You might think that these issues would disappear when you team up with friends. But Tenorman's Revenge is even worse in co-op play. The camera that is an annoyance when you’re playing alone is downright treacherous when it tries to juggle four characters at once. Because characters have unique movement abilities, it's easy to find yourself separated from the group. The camera zooms out in such a scenario, but not nearly enough. Enemies are all too happy to strike you down while they safely hide out of sight. It's preposterous that there isn't a smarter alternative to ensure everyone has a decent view of the action. This is most grating during boss fights. These take place in smallish rooms, so it should be easy to fit everything onto one screen. But if you get knocked off a platform, or your friend climbs a ladder more quickly than you, someone's view will suffer, and death will soon follow. And don't even try playing online. The atrocious lag provides just one more obstacle in a never-ending sea of failures.
You really have to pick your poison in Tenorman's Revenge. If you choose to play cooperatively, the camera is so bad that you just have to accept dying offscreen. But if you venture alone, you have to repeatedly replay levels to advance. Time cores sprinkled throughout every stage unlock later levels. But you can collect only so many on each playthrough because each character has different abilities. If you could switch characters midlevel, it would alleviate this problem, but such a solution is not offered. Instead, you just have to choose a different character each time you tackle a level. And in those places where you have to use Kenny's high jump after opening a door with Cartman's belly bash? You're just out of luck. Unless you use a second controller to drop in with Kenny and then kill him off right away, you're left pining for an item that's just out of reach.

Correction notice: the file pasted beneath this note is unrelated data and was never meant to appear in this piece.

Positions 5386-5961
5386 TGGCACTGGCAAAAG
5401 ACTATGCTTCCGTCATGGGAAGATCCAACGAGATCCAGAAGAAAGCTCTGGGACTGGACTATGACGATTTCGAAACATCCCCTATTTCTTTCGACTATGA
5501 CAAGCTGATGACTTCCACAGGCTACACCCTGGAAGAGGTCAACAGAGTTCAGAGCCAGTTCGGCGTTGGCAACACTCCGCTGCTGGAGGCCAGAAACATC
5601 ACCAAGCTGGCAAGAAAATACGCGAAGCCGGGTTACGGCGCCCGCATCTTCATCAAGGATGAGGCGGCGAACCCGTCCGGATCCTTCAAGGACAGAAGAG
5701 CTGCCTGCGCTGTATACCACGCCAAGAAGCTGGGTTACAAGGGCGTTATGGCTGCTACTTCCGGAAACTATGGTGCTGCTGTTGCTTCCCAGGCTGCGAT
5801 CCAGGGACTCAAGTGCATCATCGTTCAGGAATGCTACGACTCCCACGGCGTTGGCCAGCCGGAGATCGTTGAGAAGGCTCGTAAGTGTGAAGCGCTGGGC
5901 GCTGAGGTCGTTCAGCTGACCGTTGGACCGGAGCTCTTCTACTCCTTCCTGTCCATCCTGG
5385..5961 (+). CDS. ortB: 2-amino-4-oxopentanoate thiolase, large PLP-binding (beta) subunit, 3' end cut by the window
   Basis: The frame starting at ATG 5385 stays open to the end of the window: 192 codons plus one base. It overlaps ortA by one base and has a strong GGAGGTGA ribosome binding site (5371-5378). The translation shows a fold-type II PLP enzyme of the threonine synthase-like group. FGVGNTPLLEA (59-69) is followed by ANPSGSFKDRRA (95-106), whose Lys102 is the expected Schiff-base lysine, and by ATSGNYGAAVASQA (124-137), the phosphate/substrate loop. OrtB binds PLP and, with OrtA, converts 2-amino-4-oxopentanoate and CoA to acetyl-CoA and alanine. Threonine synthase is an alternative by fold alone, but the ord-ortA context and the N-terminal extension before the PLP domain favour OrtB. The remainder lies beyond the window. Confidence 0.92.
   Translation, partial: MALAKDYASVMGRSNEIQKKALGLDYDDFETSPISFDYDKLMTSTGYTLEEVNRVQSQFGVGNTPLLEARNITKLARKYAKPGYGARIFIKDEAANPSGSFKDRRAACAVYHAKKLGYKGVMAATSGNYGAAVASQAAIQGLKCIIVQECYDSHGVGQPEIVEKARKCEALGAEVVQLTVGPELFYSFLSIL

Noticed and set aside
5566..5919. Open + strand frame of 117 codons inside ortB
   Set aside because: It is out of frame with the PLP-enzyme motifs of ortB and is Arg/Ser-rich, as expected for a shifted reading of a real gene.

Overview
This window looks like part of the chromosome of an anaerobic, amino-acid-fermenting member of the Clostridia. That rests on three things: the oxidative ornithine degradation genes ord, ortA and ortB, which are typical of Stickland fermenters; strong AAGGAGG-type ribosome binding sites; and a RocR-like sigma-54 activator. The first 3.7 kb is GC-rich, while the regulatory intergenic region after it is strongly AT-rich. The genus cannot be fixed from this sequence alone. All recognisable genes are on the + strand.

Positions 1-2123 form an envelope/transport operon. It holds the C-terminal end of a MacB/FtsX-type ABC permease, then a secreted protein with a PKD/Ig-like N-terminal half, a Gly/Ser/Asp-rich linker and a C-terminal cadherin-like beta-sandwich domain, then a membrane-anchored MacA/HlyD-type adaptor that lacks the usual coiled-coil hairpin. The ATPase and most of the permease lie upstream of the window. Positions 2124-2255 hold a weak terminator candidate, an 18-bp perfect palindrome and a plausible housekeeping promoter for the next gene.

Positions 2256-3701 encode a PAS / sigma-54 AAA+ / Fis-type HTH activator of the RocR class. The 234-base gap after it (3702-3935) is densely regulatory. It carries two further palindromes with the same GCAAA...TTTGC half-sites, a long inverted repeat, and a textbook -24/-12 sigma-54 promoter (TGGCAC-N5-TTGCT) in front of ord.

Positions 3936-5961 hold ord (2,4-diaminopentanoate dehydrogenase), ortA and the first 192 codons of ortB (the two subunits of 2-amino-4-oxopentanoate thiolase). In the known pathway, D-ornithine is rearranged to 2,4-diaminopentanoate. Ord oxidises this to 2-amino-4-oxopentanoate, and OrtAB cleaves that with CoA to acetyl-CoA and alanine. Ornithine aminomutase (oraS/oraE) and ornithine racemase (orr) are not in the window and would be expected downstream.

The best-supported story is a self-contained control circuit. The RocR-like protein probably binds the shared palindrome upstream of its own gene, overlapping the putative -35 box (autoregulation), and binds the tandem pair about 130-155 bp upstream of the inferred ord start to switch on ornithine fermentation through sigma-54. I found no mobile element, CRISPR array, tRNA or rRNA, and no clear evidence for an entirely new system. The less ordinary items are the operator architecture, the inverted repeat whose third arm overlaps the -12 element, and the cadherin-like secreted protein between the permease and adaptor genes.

The presentation is the lone bright spot for people who enjoy the television series. A wide cast of recognizable characters ranging from Butters to Satan reprise their roles, and their voices and mannerisms make the transition intact. It's hard not to smile at an otter from the future praising Eric Cartman like he's a deity, or the random expletives Kyle mutters when things take a turn for the worse. The flimsy story is certainly not much of a draw, and the backgrounds are devoid of life, but there is enough television charm to make for brief instances of entertainment and humor.
South Park: Tenorman's Revenge cowers behind the shield of its licensed property. Familiar characters are not enough to build an entire game around, and there are such severe problems with every element of the platforming that even South Park aficionados should stay far away from this adventure. Tenorman's Revenge is a messy combination of poor ideas and lousy execution. There's no reason Scott Tenorman's grudge should expand beyond the boy who killed his parents, but anyone who tries this game will suffer at the hands of this mad ginger.